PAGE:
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Story 10 November 2021

EIC Coffee Break with Eloisa de Castro from Enerpoly: Time to (re)charge your batteries!


Every month, during a Coffee Break, we dive into the stories of EIC innovators and get a glimpse of the persons behind the start-ups. Today’s guest is Eloisa de Castro, CEO of Enerpoly AB and winner of the EIC ePitching with Investors on Deep Tech, back in September 2021. Enerpoly AB is a Swedish company that created a Zinc-Ion battery cell technology that offers a simple, environmentally friendly, efficient, durable and low-cost alternative to Lead-Acid and Lithium-Ion batteries- today’s most widely used storage technologies. Find out more about Eloisa and Enerpoly AB in this month’s EIC Coffee Break. 


Tell us how the idea for Enerpoly’s innovation started. Was it something that was in the works for a long time or more of a spur of the moment?


A bit of both. Our founding team had been working separately on elements of Enerpoly's mission before joining forces, but our core innovation is from a research breakthrough. I started my career designing power systems in the US aerospace industry, and spacecraft require renewable power, often solar plus battery energy storage. But design decisions in space rely more on technical requirements than economics, so when I transitioned to engineering and operations within the energy and infrastructure industry, I saw first-hand that the cost-effectiveness of energy storage is the bottleneck for renewable energy adoption and has been so for a long time. Once solar started becoming affordable enough to get more penetration, energy storage affordability became increasingly important.


When I first met our CTO and co-founder Dr. Mylad Chamoun in 2013, he was at Princeton University already researching ways to make batteries from abundant and affordable materials. But it wasn’t until his research breakthrough 4 years later at Stockholm University that the idea for Enerpoly was born. Rechargeable batteries typically use expensive and scarce materials, but he figured out how to make rechargeable batteries with the same low-cost, abundant materials used in single-use alkaline batteries. I immediately reached out to energy industry veterans who not only encouraged us to build the company, but also said don’t hesitate; do it NOW.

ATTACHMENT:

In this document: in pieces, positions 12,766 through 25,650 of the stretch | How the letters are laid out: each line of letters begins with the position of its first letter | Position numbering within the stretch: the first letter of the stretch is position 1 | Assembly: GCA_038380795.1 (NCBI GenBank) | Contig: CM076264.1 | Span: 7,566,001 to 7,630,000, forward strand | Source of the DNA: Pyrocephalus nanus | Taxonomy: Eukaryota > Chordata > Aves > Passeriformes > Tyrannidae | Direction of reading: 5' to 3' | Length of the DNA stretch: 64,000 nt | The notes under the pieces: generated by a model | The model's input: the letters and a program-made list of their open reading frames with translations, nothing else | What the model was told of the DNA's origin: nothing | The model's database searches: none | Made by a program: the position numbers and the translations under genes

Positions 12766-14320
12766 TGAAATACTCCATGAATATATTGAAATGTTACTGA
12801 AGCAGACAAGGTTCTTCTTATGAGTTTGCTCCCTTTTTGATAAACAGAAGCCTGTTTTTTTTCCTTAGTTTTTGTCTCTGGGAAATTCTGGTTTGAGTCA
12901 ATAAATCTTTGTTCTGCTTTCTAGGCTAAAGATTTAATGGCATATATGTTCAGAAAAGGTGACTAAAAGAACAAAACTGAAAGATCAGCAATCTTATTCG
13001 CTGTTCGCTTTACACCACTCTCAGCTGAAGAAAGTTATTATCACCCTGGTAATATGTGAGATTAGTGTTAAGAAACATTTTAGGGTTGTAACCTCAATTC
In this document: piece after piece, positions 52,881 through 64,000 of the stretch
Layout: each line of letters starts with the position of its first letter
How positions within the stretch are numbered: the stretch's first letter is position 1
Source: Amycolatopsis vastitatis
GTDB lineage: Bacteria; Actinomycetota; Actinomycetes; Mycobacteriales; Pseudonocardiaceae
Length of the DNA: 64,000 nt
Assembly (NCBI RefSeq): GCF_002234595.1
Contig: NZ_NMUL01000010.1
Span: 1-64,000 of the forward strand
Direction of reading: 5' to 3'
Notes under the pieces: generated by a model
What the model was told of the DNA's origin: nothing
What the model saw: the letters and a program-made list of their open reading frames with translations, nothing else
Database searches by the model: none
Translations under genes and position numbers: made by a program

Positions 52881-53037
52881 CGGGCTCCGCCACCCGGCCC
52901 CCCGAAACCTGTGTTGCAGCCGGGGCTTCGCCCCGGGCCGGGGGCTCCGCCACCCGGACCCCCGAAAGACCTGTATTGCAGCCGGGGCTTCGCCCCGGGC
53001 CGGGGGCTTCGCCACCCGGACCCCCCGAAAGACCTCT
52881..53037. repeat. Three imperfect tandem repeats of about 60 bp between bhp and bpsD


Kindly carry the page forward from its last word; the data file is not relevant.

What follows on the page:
Our other co-founder, Dr. Samer Nameer, had previously spent time doing process engineering research in the San Francisco Bay Area, where he fell in love with the Silicon Valley startup culture. He brings expertise in process quality management and a passion for entrepreneurship to the table, rounding out our founding team.


At Enerpoly, we aim to build a future where everyone has access to clean energy by bringing breakthrough affordability to energy storage. This vision has driven us as we established ourselves over the last three years and raised the funds to work on our innovation full-time. The EIC funding in 2020 (Phase II: 1.634.472 €) has helped us build a company around this technology and truly accelerate our mission. 


How did your family respond to your ideas to move from the US to Sweden and work with and for Enerpoly?


My family is 100% on board. My parents have both had careers in the energy sector and Enerpoly’s mission immediately resonated with them. Growing up, I had children’s books about energy conservation and renewables, which were still called “alternative” energy back then. As you can imagine, everyone is supportive and very excited about this opportunity.